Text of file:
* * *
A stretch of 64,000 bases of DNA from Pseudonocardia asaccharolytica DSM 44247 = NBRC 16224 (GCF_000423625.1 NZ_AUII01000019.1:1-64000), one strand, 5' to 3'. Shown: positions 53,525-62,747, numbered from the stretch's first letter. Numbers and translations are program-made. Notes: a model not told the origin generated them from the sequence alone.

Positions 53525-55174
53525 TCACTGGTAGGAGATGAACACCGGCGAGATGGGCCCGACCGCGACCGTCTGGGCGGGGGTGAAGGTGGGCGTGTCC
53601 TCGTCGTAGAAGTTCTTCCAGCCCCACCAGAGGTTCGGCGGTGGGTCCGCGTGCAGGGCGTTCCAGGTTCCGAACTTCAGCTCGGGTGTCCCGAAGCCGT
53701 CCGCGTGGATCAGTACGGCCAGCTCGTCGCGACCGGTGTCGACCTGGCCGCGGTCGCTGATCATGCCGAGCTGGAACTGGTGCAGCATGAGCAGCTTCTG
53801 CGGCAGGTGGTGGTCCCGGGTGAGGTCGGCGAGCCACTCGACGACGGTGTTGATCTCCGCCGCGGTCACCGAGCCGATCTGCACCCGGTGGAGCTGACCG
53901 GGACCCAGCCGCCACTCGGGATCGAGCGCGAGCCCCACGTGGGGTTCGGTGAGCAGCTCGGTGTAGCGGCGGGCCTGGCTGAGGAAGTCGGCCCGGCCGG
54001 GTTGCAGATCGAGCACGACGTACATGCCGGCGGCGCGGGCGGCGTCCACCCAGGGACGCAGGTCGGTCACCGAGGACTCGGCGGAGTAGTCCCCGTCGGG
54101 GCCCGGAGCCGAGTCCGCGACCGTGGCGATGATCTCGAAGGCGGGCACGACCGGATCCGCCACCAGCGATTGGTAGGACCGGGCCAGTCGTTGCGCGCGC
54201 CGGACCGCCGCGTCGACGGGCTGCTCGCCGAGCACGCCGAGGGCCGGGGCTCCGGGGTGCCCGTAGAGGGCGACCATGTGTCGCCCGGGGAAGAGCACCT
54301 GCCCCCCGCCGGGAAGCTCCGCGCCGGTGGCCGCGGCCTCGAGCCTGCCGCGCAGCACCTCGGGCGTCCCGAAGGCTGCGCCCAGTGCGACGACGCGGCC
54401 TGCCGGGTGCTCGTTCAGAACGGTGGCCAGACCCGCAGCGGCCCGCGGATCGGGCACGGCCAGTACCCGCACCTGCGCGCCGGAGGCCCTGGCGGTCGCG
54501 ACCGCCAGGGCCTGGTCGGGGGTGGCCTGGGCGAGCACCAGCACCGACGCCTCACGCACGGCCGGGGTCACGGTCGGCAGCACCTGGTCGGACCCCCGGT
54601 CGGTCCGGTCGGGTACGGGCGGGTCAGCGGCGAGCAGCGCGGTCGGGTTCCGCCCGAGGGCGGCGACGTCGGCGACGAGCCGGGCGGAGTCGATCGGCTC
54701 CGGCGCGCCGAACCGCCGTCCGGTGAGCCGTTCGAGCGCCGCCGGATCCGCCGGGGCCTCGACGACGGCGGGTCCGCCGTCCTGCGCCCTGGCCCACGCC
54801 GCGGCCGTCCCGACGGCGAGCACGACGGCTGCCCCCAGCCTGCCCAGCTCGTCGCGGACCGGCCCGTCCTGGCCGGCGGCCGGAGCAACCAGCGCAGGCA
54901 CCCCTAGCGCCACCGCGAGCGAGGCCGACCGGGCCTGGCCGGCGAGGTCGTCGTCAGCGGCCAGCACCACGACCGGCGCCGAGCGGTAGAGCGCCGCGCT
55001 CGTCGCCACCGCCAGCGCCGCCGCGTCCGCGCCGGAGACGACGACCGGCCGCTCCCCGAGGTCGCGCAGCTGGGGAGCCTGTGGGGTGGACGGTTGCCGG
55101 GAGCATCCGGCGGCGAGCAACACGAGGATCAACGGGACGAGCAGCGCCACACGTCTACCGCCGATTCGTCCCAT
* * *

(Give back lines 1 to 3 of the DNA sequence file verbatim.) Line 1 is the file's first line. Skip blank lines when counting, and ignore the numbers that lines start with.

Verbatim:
A stretch of 64,000 bases of DNA from Pseudonocardia asaccharolytica DSM 44247 = NBRC 16224 (GCF_000423625.1 NZ_AUII01000019.1:1-64000), one strand, 5' to 3'. Shown: positions 53,525-62,747, numbered from the stretch's first letter. Numbers and translations are program-made. Notes: a model not told the origin generated them from the sequence alone.

Positions 53525-55174
53525 TCACTGGTAGGAGATGAACACCGGCGAGATGGGCCCGACCGCGACCGTCTGGGCGGGGGTGAAGGTGGGCGTGTCC